Enlarge / This isn’t what the first PlaytronOS-powered device will look like. That could be your Steam Deck, a 5G device from your cell carrier, or maybe your car.


The Steam Deck’s OS is purpose-built for handheld gaming, but it’s confined to one device, unless you’re willing to head out to the bleeding edge. Beyond SteamOS, there is Windows, which can let down ambitious Deck-likes, there is the Nintendo Switch, and there are Android-based devices that are a lot like Android phones. This setup has got at least one company saying, in infomercial tones, that there has got to be a better way.

That company is Playtron, a new software startup that aims to fix that setup with a Linux-based gaming OS that’s tied to no particular game store or platform. Playtron has $10 million, coders from open source projects like ChimeraOS and Heroic Games Launcher, and the former CEO of Cyanogen. With that, it aims to have “Playtron-native devices shipping worldwide in 2025,” and to capture the 1 billion “core casual” gamers they see as under-served.

Demo of Playtron running on a Lenovo Legion Go, uploaded by Playtron CEO Kirk McMaster.

What devices will Playtron use to serve them? Some of them might be Steam Decks, as you will “soon be able to install Playtron on your favorite handheld PC,” according to Playtron’s ambitious, somewhat scattershot single-page website. Some might be “Playtron-powered 5G devices coming soon to markets around the world.” Really, though, Playtron aims to provide a gaming platform to any device with a CPU and a screen, be it desktop or mobile, ARM or x86, TV or car.

Sean Hollister at The Verge spoke with Playtron CEO Kirt McMaster. He has also viewed internal planning documents and tried out an alpha of the OS. McMaster told Hollister that handheld-maker Ayaneo plans to ship a Playtron device in 2024, while “numerous OEMs and mobile operators” are looking at 2025. Playtron aims to compete with Windows on price ($10 instead of what McMaster cites as $80 per head), and against Steam with a non-Steam platform that, McMaster claims, will still prevent cheating with a Fedora-Silverblue-based immutable file system. There are also some mentions of AI tools for helping casual gamers or determining launch configurations for games. Also, there are crypto-focused investors and a mention of offering crypto-based game purchases, though Playtron may also not have a store at all.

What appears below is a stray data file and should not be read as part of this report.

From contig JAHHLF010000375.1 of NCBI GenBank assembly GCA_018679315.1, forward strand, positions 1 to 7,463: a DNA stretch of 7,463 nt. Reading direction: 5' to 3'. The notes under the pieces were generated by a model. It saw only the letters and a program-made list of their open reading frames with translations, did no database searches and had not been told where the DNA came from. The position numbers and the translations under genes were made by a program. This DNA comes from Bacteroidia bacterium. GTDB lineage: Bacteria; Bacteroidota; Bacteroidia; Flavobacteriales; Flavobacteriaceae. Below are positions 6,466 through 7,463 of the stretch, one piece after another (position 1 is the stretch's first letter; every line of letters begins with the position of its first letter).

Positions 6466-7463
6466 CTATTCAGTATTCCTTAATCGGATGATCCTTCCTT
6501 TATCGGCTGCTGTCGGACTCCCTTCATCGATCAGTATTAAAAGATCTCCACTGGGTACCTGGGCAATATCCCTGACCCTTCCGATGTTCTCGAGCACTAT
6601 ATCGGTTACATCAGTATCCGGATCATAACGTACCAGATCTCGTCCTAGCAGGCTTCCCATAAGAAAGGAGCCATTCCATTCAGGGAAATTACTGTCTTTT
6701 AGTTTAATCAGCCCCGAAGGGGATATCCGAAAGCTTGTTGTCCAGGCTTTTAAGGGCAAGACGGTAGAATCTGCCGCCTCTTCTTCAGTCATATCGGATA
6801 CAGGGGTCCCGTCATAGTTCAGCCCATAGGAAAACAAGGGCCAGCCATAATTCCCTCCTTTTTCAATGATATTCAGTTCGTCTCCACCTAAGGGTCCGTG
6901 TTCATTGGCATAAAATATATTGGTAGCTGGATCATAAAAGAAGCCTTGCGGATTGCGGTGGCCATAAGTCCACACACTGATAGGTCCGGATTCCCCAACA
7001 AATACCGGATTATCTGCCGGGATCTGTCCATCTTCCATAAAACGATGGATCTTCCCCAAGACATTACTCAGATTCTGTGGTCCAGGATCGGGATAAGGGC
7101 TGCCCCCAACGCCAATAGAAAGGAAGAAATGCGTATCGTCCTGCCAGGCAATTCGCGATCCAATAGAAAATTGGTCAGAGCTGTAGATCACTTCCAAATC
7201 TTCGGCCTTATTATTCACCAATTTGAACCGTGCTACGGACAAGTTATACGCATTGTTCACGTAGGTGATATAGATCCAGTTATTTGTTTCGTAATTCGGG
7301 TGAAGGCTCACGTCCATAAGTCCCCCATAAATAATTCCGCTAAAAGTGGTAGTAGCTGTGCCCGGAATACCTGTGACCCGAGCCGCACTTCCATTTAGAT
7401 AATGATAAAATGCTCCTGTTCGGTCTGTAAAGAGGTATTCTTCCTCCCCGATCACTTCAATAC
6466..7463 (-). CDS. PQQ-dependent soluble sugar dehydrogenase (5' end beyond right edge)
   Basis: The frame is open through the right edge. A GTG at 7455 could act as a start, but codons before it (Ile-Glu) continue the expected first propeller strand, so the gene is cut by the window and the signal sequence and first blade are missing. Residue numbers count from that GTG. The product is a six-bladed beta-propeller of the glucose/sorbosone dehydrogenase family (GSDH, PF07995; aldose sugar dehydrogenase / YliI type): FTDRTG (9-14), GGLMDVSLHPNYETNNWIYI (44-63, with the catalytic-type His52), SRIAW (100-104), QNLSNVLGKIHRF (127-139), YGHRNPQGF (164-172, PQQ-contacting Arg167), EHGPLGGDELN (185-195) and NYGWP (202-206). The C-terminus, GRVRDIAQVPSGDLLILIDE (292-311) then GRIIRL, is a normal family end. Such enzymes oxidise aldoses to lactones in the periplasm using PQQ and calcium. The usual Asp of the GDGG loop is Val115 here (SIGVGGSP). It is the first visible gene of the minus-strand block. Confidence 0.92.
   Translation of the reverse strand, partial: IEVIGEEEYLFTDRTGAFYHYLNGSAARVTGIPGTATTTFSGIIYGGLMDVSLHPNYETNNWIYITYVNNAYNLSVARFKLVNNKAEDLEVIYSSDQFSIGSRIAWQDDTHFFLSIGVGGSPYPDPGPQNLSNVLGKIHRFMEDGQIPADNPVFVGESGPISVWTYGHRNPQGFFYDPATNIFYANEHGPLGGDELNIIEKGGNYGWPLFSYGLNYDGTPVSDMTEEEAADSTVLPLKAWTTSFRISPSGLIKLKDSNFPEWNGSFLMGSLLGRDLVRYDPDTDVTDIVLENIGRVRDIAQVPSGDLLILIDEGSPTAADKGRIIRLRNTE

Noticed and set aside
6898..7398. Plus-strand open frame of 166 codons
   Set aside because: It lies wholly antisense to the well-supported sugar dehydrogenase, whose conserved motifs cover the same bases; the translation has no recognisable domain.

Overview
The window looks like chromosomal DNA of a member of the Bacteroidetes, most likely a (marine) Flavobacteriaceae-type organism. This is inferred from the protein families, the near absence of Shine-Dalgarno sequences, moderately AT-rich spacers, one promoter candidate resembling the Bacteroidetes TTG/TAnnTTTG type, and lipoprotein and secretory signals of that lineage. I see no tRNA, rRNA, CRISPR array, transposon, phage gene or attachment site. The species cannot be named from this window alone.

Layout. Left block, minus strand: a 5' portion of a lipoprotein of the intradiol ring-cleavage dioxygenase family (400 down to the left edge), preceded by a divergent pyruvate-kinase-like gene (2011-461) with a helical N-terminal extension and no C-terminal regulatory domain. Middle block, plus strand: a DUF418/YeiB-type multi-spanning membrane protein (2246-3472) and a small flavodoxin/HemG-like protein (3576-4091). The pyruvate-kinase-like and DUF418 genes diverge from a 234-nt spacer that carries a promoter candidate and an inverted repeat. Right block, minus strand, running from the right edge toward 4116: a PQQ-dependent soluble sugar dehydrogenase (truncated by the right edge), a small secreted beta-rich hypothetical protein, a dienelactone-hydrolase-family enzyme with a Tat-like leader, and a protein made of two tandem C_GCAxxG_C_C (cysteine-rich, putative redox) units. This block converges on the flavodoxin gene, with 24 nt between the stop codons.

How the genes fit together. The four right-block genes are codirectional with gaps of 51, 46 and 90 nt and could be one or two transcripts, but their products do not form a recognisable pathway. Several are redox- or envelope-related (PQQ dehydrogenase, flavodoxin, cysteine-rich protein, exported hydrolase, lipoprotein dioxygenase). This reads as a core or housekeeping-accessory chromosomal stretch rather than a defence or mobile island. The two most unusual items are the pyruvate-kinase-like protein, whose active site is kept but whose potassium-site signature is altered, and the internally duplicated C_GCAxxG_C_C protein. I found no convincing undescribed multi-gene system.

Another notable thing Playtron has is McMaster, the former head of Cyanogen Inc. That project launched in 2013 with $7 million in venture funding and an ambition to turn the free and open source-minded Android ROM community, CyanogenMod, into a for-profit OS and apps vendor. Google reportedly tried to buy Cyanogen Inc. at some point in 2014 but was turned away, as the company saw itself as growing. By the end of 2016, Cyanogen Inc. was shut down, and the Android ROM community reorganized around LineageOS. Ars’ 2016 “Deathwatch” cited McMaster’s “delusions of grandeur,” noting his claimed desire to “put a bullet in Google’s head” while maintaining an OS that was almost entirely dependent on Google’s open source Android code.

McMaster told The Verge’s Hollister that, from his time at Cyanogen Inc., he “learned that you shouldn’t try to commercialize an open-source project with a significant history because it can lead to culture wars.” There are strong hints that Playtron will not be entirely open source, though it will encourage the Linux coders it has hired to continue contributing to projects like ChimeraOS.

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